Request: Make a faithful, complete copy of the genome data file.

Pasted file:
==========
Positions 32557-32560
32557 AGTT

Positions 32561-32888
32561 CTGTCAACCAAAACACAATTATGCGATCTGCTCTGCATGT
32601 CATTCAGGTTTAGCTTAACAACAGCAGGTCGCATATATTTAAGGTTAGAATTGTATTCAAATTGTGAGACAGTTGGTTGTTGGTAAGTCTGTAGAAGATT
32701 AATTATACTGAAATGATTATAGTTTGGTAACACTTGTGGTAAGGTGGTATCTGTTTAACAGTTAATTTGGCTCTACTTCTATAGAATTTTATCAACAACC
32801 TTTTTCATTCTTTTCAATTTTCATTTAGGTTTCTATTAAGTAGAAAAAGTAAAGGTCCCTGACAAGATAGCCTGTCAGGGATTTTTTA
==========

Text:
Positions 32557-32560
32557 AGTT

Positions 32561-32888
32561 CTGTCAACCAAAACACAATTATGCGATCTGCTCTGCATGT
32601 CATTCAGGTTTAGCTTAACAACAGCAGGTCGCATATATTTAAGGTTAGAATTGTATTCAAATTGTGAGACAGTTGGTTGTTGGTAAGTCTGTAGAAGATT
32701 AATTATACTGAAATGATTATAGTTTGGTAACACTTGTGGTAAGGTGGTATCTGTTTAACAGTTAATTTGGCTCTACTTCTATAGAATTTTATCAACAACC
32801 TTTTTCATTCTTTTCAATTTTCATTTAGGTTTCTATTAAGTAGAAAAAGTAAAGGTCCCTGACAAGATAGCCTGTCAGGGATTTTTTA